The diseases caused by the trypanosomatid parasites Trypanosoma brucei, Trypanosoma cruzi and Leishmania are widely distributed throughout the world. Because of the toxic side-effects and the economically unviable cost of the currently used pharmaceutical treatments, the search for new drug targets continues. Since the antioxidant metabolism in these parasites relies on trypanothione [T(SH)2], a functional analog of glutathione, most of the pathway enzymes involved in its synthesis, utilization and reduction have been proposed as drug targets for therapeutic intervention. In the present review, the antioxidant metabolism and the phenotypic effects of inhibiting by genetic (RNA interference, knockout) or chemical approaches, the T(SH)2 and polyamine pathway enzymes in the parasites are analyzed. Although the genetic strategies are helpful in identifying essential genes for parasite survival/infectivity, they are less useful for drugtarget validation. The effectiveness of targeting each pathway enzyme was evaluated by considering (i) the enzyme kinetic properties and antioxidant metabolite concentrations and (ii) the current knowledge and experimental approaches to the study of the control of fluxes and intermediary concentrations in metabolic pathways. The metabolic control analysis indicates that highly potent and specific inhibitors have to be designed for trypanothione reductase and the peroxide detoxification system, and hence other enzymes emerge (γ-glutamylcysteine synthetase, trypanothione synthetase, ornithine decarboxylase, S-adenosylmethionine decarboxylase and polyamine transporters) as alternative more suitable and effective drug targets in the antioxidant metabolism of trypanosomatids.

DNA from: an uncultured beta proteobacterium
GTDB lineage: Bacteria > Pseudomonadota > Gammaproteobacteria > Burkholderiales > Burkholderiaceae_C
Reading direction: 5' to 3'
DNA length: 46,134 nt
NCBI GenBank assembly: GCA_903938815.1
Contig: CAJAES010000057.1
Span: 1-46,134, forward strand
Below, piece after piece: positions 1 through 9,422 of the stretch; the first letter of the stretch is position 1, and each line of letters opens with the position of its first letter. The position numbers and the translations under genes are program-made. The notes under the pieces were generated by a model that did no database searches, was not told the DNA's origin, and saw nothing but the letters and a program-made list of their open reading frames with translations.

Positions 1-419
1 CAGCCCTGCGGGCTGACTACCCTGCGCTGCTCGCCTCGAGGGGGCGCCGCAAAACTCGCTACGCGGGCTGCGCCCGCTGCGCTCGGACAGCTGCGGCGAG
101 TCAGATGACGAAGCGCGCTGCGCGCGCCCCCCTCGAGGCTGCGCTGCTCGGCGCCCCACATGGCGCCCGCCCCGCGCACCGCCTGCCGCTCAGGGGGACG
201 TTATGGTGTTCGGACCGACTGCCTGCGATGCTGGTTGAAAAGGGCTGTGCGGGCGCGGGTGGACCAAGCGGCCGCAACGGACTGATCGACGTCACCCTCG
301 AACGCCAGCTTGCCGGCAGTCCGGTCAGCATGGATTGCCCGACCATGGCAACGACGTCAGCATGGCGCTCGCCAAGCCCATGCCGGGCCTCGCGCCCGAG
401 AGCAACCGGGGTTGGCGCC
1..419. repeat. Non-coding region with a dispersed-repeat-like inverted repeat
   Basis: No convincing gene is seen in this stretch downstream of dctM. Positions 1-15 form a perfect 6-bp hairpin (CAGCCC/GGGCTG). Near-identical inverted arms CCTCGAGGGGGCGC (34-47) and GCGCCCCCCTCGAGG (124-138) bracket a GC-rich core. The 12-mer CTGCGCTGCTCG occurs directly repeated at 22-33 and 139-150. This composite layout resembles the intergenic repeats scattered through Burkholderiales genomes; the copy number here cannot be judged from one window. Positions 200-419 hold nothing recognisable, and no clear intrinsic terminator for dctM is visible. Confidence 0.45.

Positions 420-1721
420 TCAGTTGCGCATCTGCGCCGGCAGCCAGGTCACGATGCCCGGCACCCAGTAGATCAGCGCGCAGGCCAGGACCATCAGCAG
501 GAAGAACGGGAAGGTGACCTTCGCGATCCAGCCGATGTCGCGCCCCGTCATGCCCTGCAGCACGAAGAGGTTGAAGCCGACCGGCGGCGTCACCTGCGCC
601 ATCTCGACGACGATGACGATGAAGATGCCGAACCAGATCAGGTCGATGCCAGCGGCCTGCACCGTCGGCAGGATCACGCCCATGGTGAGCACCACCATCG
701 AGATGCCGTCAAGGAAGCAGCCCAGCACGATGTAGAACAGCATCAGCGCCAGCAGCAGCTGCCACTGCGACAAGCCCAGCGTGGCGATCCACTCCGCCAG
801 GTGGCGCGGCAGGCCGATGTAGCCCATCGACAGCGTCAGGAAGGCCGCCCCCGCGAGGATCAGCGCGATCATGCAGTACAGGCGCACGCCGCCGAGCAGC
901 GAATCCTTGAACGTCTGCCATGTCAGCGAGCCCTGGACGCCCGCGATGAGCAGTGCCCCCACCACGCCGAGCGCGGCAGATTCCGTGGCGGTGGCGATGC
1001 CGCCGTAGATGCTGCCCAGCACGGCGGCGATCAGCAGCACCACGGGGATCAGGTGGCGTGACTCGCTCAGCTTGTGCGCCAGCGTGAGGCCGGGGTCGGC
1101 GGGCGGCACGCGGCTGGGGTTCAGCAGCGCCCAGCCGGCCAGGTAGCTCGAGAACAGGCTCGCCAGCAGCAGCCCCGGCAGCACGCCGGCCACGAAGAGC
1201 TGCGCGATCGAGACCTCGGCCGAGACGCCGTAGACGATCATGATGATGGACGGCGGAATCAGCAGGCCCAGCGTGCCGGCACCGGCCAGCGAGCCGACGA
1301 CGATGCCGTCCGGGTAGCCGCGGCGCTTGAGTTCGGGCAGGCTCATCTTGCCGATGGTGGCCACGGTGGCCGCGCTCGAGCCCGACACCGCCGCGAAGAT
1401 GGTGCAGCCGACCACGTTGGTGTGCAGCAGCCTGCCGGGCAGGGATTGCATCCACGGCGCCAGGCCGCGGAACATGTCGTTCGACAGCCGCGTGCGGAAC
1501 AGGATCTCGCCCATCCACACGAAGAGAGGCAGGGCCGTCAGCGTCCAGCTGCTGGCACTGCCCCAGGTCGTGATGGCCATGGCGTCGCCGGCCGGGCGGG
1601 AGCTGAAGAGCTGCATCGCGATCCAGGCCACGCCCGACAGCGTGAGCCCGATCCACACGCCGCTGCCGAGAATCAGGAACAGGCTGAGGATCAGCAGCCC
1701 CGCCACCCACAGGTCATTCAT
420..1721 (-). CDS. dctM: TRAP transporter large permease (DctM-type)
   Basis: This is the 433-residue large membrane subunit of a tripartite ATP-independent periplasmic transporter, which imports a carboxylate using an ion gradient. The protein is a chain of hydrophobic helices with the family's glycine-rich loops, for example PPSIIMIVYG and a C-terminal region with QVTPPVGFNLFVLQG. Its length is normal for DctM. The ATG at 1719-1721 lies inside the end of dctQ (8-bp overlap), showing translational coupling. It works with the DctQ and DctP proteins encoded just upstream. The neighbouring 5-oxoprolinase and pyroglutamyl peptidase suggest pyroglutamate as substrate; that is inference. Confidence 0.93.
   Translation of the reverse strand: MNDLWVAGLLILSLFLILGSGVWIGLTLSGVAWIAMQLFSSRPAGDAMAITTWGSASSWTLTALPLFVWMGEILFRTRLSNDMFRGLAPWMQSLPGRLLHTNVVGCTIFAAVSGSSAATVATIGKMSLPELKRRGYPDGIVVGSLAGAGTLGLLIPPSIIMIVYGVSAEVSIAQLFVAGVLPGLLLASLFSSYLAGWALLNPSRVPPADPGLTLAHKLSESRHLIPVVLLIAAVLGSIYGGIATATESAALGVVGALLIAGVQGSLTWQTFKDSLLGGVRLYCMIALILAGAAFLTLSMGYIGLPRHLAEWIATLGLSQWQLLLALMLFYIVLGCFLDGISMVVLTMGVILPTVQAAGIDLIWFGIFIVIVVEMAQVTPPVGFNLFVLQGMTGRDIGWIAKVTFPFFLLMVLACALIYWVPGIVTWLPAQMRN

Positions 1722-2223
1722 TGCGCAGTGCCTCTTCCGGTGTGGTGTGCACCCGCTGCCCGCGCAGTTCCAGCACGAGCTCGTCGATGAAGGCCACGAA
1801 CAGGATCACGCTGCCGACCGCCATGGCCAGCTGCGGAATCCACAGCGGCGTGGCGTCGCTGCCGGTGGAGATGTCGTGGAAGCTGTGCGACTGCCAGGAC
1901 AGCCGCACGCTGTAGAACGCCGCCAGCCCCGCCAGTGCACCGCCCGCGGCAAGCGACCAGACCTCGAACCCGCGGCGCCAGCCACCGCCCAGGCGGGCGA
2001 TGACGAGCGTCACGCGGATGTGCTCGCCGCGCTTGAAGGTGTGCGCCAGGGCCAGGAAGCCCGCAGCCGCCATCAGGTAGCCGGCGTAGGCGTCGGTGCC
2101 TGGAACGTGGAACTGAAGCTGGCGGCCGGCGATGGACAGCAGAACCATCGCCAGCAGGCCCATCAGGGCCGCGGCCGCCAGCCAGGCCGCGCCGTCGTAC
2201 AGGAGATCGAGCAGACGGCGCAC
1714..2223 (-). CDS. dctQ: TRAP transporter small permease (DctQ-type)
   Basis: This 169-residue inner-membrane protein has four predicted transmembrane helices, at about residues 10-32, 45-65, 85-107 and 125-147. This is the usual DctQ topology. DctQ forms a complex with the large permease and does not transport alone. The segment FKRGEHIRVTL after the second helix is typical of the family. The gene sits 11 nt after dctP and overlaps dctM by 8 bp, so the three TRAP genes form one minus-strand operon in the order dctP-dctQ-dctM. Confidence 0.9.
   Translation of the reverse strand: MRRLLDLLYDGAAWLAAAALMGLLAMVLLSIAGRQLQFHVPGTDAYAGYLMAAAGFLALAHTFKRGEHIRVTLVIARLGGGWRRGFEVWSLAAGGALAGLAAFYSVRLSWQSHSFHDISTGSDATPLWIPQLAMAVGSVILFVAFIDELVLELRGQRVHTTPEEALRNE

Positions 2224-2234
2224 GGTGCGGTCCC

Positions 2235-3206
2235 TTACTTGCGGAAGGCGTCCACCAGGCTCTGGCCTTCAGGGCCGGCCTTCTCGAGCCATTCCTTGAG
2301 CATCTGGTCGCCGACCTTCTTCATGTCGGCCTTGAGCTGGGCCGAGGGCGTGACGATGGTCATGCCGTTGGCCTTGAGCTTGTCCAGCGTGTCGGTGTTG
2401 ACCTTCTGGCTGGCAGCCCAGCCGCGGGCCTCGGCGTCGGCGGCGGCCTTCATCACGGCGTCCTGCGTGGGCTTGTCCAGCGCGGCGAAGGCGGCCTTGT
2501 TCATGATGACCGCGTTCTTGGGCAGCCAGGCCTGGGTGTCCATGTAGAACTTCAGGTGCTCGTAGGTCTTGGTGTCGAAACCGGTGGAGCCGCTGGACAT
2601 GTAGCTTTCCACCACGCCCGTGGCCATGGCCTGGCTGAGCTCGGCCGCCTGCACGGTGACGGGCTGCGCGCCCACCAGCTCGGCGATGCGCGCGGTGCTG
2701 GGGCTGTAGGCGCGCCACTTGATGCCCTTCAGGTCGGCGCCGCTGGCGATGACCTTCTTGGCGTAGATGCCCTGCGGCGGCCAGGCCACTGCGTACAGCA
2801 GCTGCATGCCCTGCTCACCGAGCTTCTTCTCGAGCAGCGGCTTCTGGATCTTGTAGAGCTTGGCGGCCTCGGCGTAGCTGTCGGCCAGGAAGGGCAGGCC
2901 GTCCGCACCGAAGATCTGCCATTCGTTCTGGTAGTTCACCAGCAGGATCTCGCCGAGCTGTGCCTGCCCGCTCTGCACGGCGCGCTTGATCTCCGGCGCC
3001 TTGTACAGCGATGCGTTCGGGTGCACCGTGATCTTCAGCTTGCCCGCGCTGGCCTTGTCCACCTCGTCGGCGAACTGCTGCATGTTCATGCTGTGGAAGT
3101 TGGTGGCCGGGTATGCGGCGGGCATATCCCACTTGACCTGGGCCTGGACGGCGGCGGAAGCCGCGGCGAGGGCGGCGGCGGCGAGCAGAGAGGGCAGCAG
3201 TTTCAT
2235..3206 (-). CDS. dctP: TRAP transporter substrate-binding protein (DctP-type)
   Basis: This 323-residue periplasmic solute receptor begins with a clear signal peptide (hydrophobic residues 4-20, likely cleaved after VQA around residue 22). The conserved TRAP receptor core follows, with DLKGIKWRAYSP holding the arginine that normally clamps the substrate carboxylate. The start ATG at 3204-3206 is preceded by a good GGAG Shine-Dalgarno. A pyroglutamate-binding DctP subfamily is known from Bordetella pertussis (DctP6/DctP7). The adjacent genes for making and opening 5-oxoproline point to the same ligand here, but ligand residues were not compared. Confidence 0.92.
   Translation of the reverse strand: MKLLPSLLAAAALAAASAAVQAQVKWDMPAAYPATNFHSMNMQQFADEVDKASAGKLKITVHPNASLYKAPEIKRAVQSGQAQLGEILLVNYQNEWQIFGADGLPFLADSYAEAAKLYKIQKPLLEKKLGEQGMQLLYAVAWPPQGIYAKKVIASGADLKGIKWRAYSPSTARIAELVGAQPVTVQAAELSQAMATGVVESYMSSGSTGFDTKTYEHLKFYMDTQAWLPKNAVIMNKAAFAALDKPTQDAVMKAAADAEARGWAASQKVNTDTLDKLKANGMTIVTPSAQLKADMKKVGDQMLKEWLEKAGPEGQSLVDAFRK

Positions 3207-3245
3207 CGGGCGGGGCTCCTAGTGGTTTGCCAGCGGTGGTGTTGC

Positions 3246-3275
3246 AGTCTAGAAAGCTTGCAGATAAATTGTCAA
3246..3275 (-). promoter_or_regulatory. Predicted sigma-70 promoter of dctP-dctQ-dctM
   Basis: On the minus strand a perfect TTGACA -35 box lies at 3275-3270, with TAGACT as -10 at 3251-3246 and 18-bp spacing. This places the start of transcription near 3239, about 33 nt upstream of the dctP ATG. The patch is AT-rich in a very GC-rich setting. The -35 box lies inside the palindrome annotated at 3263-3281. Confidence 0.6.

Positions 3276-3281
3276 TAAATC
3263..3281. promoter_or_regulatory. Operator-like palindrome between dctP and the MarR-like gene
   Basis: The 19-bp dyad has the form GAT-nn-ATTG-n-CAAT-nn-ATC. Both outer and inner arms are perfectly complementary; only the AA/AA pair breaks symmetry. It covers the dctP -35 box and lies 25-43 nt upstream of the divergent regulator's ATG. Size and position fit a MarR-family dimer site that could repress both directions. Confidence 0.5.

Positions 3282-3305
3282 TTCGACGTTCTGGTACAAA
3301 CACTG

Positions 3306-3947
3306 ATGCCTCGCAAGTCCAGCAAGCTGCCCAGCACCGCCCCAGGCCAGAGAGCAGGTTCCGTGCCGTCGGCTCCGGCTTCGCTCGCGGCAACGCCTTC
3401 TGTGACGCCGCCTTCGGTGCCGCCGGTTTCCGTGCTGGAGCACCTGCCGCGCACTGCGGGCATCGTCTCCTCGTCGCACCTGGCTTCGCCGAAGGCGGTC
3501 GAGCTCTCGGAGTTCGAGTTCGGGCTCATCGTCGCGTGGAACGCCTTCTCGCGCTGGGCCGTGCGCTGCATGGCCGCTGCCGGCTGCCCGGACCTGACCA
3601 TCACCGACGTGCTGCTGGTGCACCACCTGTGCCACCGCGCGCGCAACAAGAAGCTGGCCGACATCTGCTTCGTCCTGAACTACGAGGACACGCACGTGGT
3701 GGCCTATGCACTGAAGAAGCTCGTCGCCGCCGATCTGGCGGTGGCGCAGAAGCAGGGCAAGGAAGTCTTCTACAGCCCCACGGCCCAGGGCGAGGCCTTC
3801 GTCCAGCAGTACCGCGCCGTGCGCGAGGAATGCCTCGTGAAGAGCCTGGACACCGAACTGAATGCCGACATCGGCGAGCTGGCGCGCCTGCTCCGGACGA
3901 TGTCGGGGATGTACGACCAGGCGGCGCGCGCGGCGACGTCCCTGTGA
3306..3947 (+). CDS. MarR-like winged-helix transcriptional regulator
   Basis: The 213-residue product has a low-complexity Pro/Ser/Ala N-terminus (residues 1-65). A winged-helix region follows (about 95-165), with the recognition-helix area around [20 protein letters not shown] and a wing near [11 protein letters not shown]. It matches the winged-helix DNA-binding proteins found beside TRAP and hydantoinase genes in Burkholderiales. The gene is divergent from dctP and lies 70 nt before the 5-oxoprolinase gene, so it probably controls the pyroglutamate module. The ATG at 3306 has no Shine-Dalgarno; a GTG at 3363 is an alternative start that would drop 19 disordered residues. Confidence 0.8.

Keywords: Leishmania, Trypanosoma, trypanothione, drug-targeting, microbial antioxidant metabolism, Trypanosoma brucei, Trypanosoma cruzi, trypanothione [T(SH)2], phenotypic effects, trypanothione reductase, peroxide detoxification system, ?-glutamylcysteine synthetase, ornithine decarboxylase, S-adenosylmethionine decarboxylase, polyamine transporters, leishmaniasis, difluoromethylornithine (DFMO), melarsoprol, sodium stibogluconate, meglumine antimoniate, glycolysis, sterol biosynthesis, protein prenylation, recycle trypanothione [T(SH)2], glutathione reductase (GR), thioredoxin reductases (TrxR), spermidine (Spd), homotrypanothione, Euglena gracilis, Entamoeba histolytica, γ-glutamylcysteine synthetase, carboxyl group of glutamate (Glu), α-amino group of cysteine (Cys), γ-glutamylcysteine (γEC), Glutathione synthetase, trypanosomatids, ABC transporter (pgpa), Plasmodium falciparum, spermidine synthase, decarboxylated Sadenosylmethionine (dAdoMet), heterotetrameric enzyme, oligomeric form, prozyme, T. brucei gambiense, phylogenetic analyses, L. mexicana amastigotes, T(SH)2 Synthesis, stoichiometric, Trypanosoma cruzi TryS (TcTryS), epimastigotes, amastigotes, tryparedoxin (TXN), thioredoxin (Trx), thioredoxin reductase (TrxR), 2-Cys peroxyredoxins (2-Cys-Prx), non-selenium glutathione peroxidase type A (nsGPxA), glutaredoxins (Grx), TXN-dependent peroxidases (TXNPx), cytosolic isoenzyme, endoplasmic reticulum (ER), Thioredoxin, trypanosomal Trxs, dehydroascorbate (DHA), thiol-molecules, Glutathione-S- transferases (GSTs), xenobiotic detoxification, RNA interference (RNAi), ?ECS Inhibition, buthionine sulfoximine, nifurtimo, benznidazole, Metabolic Control Analysis (MCA), nifurtimox, megazol, allosteric modulators, leishmanial parasites, glutathionyl-spermidine, Difluoromethylornithine
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